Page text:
The New Year is a time of reflection and also a time to look forward. Now that 2016 has begun, we take a look at five of the most popular web design trends — and add our own two cents.
Flat Design Gone… Flat
Flat design has been all the rage for some time now and 2015 was no exception.
Across the web, people hailed the advent of its minimalist style and true enough — it’s hard to hate the straight lines, sharp visuals, and apparent ease on the eye — but it has its drawbacks.
First of all, in the absence of skeuomorphic features in key positions such as call-to-action buttons, flat design often relies on contrasting colors to build the user interface. In a page heavy with actionable icons, this leads to a dizzying spectrum of color, enough to give even Pablo Picasso a headache.
Throw in the fact that approximately 8% of men worldwide are colorblind (women are luckier; only 0.5% suffer from the condition) and that means they are almost automatically excluded as potential users.
Without color contrasts and gradients to guide him or her, the user can be left wondering what to click on, and that equals UX heresy.
The latest trend, semi-flat or almost-flat design like Google’s Material, is a reaction to these problems and will continue to see growth in 2016. By adding very subtle gradients, layers, and some animation, the basic elements of flat design are preserved while improving practicality. This, combined with the move from retina to 4k displays, will lessen the reliance on color and linear shapes and open the door for designs with more affordance.
Funky Flat Design: Ghost Buttons
Given the shift in flat design, it’s no surprise to see a trend like ghost buttons come on the scene.
What are they? Simply put, they are dynamic buttons (usually empty or semi-transparent) which change color, light-up, or move when hovered over. This helps them blend into single-color schemes, which are another trend in themselves. In this way, they allow designers using flat design to avoid the pitfall of too much color while still being clearly actionable to the user.
It’s important, however, to be careful when inserting ghost buttons into your design. Set against the backdrop of a large image, they can sometimes become lost, like the “scroll-down arrow” indicator at the bottom of this page.
Ghost buttons will continue to gain ground in 2016 thanks to their potential for guiding users by contrasting with normal buttons. This is particularly effective when you want to steer a user towards a particular choice of two or more options. On the Sketch download page below, the Free Trial button is deliberately ghosted to draw the user’s attention to the Buy option.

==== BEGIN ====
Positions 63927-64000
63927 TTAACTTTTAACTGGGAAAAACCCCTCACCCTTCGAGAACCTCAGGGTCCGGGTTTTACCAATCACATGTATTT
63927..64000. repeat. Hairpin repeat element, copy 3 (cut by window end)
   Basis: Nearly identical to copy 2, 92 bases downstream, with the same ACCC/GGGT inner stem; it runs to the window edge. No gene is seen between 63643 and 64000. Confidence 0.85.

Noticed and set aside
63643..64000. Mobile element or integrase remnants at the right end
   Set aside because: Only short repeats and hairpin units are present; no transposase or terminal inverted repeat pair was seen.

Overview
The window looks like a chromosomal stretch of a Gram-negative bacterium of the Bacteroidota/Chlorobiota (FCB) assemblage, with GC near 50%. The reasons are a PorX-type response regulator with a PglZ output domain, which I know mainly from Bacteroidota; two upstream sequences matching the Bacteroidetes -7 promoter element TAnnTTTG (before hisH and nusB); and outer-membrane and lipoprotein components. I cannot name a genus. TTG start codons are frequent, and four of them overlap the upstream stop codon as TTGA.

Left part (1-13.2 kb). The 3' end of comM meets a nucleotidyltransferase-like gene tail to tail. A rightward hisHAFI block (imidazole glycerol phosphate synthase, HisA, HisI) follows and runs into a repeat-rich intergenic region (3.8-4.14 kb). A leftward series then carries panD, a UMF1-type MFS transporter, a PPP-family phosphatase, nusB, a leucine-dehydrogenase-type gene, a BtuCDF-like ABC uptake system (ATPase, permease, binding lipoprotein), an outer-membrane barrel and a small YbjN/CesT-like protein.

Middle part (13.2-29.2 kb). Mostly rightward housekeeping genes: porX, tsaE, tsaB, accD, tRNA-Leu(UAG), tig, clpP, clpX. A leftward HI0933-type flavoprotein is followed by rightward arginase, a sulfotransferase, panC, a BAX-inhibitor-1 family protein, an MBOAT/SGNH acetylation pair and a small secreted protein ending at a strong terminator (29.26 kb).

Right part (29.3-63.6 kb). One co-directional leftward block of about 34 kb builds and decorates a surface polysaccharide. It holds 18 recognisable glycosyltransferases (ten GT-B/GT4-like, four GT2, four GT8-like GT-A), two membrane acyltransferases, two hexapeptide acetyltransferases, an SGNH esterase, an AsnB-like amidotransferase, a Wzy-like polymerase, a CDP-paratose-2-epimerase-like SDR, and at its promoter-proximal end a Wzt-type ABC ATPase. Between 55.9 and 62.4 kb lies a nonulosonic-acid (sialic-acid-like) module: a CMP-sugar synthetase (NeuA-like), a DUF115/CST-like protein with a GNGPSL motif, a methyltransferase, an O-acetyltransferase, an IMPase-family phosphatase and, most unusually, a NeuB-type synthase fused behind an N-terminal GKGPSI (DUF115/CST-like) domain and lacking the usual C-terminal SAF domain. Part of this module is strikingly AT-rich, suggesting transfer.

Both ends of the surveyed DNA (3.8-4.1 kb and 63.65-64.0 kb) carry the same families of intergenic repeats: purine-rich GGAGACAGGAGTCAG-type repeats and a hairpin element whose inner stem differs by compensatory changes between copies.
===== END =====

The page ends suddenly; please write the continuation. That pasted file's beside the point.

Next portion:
Be More Responsive with Grid-Based Layouts
The passing of another year did nothing to diminish the growth of responsive design – optimizing web sites so they can be easily viewed across a range of devices like laptops, tablets, and smartphones. Expect this web design trend to continue strong into 2016.
One method of achieving greater responsiveness, especially with text- or photo-heavy social media pages is to use a grid layout. This puts the maximum amount of content at the user’s fingertips and allows them to quickly select the parts that interest them. If your website includes product images, it is crucial to remove background with Picsart to make them more appealing to potential customers using various devices.
Pinterest’s page (seen below) illustrates how a grid layout can be kept from seeming too rigid and boring by offsetting elements and creating a more natural feel.
One downside to this layout is that most or all content has the same priority, and if your goal is to move the user in a particular direction, he or she may become lost in the array of information. That’s why this look wouldn’t necessarily be the best choice for a landing or funnel page.
The Organic Look: Sketches and Drawings
At the beginning of 2015 we predicted growth in the use of hand-drawn illustrations and lettering in web design, and turns out we were right.
Designers have taken to adding more movement and personality to sites by employing the organic, creative element provided by sketches and handwritten text. The psychological effect on the user is to make them feel more at home, more relaxed, and more as if they were dealing with a real person instead of an impersonal web site.
Are there any drawbacks to this look? Obviously it’s not for everyone. The spontaneous nature of hand-drawn graphics automatically makes them more playful, so those who really want their users to take them seriously (i.e. banks, government agencies) won’t want to hop on this bandwagon.
A Bad Disappearing Act: Vanishing Form Fields
One particularly fashionable trend of late has been the use of vanishing form fields. Instead of putting form labels above or below the fields, they are written into the fields themselves and automatically disappear when a user begins to type.
The visual effect is clean and eliminates the clutter of text, especially in longer forms typical of government or medical agencies; but therein lies the problem. What happens when you get distracted and enter the wrong information in the wrong field? Because the field names have disappeared, there is no way to verify your work.
Will vanishing fields disappear altogether in 2016? Probably not, their aesthetic value is still too appealing, but we may see them combined more often with in-line verification where possible so that users can see their mistakes immediately.
Here at Clearcode, our designers are always up-to-date on the latest trends and are keen on using them in all their projects. Contact us!